A week into the semester, the excitement of being back on campus is still palpable. Dining halls have been buzzing with talk of summer plans as friends reconnect after the three-month break.
But time away from campus was far longer than three months for some students. While many Middlebury students chose to return to campus last fall in the midst of pandemic social distancing and quarantine requirements, a number of others elected to take a semester or full year off, pursuing other opportunities instead.
According to Brett Perlmutter ’24, fewer chances to socialize and meet new people deterred him from returning to campus for the fall semester.
“I love to interact with people,” Perlmutter said. “And with that taken away, [returning to campus] didn’t feel like the right choice, so I opted to do something that was slightly different.”
Julianna Haensly ’23.5 and Caroline Haggerty ’24.5, on the other hand, were on campus for the fall of 2020. However, after experiencing online classes, room capacity limits and close contacts, both Haensly and Haggerty elected to take the spring semester off.
“I wanted more out of my college experience,” Haensly said. “It wasn’t worth it to me to come back and feel like I wasn’t getting that whole college experience.”
After coming to the conclusion that taking time off was the best choice, these students were tasked with finding fulfilling ways to spend it.
“I had a lot of plans and goals, and it ended up being a lot of randomness,” said Haensly.
That “randomness” included interning with a Boulder-based nonprofit that provides cultural integration to immigrants, teaching a weekly remedial math class to middle schoolers via Zoom, coaching for a local swim club and volunteering at a food bank.
Through a farm work exchange program World Wide Opportunities on Organic Farms (WWOOF), Haggerty was able to split her three months between a farm in Hawaii and a farm in Wisconsin. While living on the farms, she was exposed to different political beliefs and lifestyles, did manual labor and learned about the value of the agricultural industry.
“I wouldn’t have done it without Covid, but I am so glad that I did it. I gained a different perspective on a lot of things, and I am definitely grateful that I was able to have that experience,” she said.
Scott Li ’23.5 had the choice between taking the fall semester off or studying remotely, as he could not travel to Vermont from his home in China. It was pretty clear to him, though, that the best option was to take the semester off.
“One of the most important things for college is the college experience,” Li said. “If you can’t see your friends — eat and hang out with them — go to classes, and see your professors face to face, there’s no point.”
Although he is a STEM student, Li ended up working on a film crew in Hengdian, China — a place well known for movie making, he said. Despite having no prior experience in the world of film, Li said he learned a lot in a short period of time, as he took on the role of directing the extras on when to enter a scene.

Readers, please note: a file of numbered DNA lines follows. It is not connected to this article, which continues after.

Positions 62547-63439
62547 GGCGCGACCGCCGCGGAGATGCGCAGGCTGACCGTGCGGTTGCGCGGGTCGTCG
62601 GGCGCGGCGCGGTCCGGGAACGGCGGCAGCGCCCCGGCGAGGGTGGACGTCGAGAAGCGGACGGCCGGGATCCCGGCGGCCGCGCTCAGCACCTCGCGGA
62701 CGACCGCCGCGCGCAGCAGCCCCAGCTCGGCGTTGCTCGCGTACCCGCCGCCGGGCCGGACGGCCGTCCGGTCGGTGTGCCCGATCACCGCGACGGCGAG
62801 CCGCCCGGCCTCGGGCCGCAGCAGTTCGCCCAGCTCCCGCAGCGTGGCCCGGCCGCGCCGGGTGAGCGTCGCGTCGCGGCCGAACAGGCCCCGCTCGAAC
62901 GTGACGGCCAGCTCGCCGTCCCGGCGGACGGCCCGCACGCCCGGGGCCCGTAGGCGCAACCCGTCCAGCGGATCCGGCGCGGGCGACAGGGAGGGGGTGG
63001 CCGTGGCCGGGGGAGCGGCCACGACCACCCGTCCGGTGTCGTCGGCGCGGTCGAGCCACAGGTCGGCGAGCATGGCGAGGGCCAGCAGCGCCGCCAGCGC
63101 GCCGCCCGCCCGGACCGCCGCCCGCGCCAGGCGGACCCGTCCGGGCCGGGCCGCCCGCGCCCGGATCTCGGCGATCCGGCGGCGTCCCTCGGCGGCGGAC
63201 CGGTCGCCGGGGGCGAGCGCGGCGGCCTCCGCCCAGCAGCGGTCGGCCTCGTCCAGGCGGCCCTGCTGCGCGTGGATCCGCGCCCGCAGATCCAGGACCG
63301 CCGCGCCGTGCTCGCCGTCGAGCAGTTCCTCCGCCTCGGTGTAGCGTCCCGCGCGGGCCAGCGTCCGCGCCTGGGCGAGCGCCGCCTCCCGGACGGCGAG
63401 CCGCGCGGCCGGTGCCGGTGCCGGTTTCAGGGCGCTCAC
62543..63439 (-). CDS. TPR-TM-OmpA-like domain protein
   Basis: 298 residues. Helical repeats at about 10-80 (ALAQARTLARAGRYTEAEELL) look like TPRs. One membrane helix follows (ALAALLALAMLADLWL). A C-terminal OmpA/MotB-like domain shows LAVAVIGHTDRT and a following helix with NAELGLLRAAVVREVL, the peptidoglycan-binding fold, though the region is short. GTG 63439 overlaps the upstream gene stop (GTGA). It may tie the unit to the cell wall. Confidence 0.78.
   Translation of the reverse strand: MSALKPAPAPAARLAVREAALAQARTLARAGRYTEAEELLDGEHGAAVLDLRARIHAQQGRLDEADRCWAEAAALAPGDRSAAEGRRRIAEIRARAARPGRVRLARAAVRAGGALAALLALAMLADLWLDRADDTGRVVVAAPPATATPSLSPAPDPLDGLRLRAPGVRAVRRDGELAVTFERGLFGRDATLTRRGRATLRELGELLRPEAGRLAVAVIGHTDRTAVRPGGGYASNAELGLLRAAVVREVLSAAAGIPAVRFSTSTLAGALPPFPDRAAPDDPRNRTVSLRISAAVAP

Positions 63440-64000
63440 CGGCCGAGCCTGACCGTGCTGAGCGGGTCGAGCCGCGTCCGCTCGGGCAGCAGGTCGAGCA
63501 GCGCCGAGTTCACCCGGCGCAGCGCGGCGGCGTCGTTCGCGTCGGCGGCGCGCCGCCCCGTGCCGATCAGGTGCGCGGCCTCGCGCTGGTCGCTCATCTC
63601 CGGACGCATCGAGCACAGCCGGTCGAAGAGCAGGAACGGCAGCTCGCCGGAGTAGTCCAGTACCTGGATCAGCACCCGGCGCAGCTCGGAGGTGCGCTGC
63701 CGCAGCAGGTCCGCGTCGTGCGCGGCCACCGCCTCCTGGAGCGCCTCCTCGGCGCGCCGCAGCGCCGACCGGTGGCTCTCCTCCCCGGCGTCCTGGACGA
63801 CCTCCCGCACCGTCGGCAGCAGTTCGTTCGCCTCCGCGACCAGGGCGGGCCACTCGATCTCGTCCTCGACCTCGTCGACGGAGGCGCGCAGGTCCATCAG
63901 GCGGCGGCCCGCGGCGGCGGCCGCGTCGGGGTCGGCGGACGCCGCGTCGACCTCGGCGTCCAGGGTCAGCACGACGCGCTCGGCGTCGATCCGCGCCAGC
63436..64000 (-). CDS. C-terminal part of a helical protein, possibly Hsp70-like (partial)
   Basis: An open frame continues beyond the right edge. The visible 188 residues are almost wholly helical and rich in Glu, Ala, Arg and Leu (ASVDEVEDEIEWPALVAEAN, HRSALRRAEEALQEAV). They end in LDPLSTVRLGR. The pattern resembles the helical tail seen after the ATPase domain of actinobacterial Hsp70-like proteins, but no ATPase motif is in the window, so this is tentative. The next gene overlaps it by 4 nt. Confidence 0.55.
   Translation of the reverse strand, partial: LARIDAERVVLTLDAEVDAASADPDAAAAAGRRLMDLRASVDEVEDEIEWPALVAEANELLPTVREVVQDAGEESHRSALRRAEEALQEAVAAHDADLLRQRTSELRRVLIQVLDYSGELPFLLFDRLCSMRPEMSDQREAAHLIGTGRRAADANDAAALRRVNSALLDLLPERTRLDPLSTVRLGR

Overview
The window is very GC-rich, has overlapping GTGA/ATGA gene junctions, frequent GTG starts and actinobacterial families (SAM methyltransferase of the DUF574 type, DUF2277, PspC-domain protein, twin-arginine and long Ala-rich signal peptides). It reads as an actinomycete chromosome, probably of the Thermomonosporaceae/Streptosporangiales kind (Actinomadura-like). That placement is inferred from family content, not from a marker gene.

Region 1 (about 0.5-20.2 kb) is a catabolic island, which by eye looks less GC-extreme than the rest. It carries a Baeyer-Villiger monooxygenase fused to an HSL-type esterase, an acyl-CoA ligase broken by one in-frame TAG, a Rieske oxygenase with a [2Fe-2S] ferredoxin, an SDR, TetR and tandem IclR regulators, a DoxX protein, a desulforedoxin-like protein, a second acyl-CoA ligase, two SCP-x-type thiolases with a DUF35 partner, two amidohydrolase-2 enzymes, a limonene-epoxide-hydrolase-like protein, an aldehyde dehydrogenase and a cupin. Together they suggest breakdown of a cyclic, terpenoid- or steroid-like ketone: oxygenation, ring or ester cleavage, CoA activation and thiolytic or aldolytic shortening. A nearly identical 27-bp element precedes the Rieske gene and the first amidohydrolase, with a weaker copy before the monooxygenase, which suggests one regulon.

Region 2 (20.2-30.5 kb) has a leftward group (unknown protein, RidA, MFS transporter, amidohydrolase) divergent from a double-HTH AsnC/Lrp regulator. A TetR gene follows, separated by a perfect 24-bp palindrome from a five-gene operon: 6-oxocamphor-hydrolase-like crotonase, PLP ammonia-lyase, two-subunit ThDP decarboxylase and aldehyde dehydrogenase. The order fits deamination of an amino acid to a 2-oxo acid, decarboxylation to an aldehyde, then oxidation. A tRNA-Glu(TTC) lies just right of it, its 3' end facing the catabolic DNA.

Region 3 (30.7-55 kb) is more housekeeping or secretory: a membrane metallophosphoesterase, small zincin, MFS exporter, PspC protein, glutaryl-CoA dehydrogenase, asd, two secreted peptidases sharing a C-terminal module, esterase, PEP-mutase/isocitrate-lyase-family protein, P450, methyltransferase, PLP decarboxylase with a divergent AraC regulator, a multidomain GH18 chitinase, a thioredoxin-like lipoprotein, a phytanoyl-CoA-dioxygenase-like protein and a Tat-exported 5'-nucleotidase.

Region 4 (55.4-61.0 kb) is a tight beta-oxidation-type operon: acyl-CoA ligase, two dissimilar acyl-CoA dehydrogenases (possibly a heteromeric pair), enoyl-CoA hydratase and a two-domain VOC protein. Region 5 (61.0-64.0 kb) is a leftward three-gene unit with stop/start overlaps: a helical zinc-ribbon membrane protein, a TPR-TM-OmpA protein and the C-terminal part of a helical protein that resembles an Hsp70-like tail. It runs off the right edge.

After his adventures on the movie crew, Li feels like a new person returning to campus. “To live this simple, pure kind of life after experiencing what I’ve experienced [on] the movie crew, it feels really good,” he said.
Like Li, Perlmutter found himself gaining real-world experiences different from anything he could have done at Middlebury on his year off. Perlmutter worked two internships — with a private equity firm and a podcast — while living on the island of Kauai, Hawaii with a friend from another college.
“Within a week, our two best friends on the island were two 31-year-old guys,” Perlmutter said. “We created this community [in Hawaii] that I didn’t want to walk away from.”
Perlmutter shared similar sentiments about the impact his time away had on his perspective of life at Middlebury. “I have a very different perspective of what my college experience is now going to look like in a great way,” he said. “Middlebury is a great place to teach you how to think.”
Zev York ’23.5 also spent his time off in places very different from rural Vermont. After working on a political campaign leading up to the November elections, he road-tripped across the country to Santa Fe and then worked as a beekeeper in the south of France.
“I found a lot of spiritual meaning in the experience of road tripping,” he said.
Though all five students found themselves bringing a new, refreshed outlook to life at Middlebury this fall, it was nerve-wracking to step back into the campus environment after taking time off.
“I was really nervous about having a disconnect, but it feels like I haven’t missed a beat,” Haensly said. “I’m getting back into my groove, and it feels right and normal.”
“It’s really cool to come back and have everyone be in the same place,” York said. “It feels like the chance of a lifetime to be around people I really care about.”
Maggie Reynolds '24 (she/her) is the Editor in Chief.
Maggie previously served as the Senior Local Editor, a Local Section Editor, and a Staff Writer. She spent this past J-term interning for VTDigger, covering topics from affordable housing in Addison County to town government scandals. She also interned for Seven Days VT as an arts & culture reporter summer 2022 and as a news reporter for the Daily Gazette in Schenectady, NY summer 2021.
Maggie is majoring in History and minoring in Political Science and Spanish. She was a three-year member of the Women's Swimming and Diving team. Maggie enjoys running, hiking, and iced maple lattes.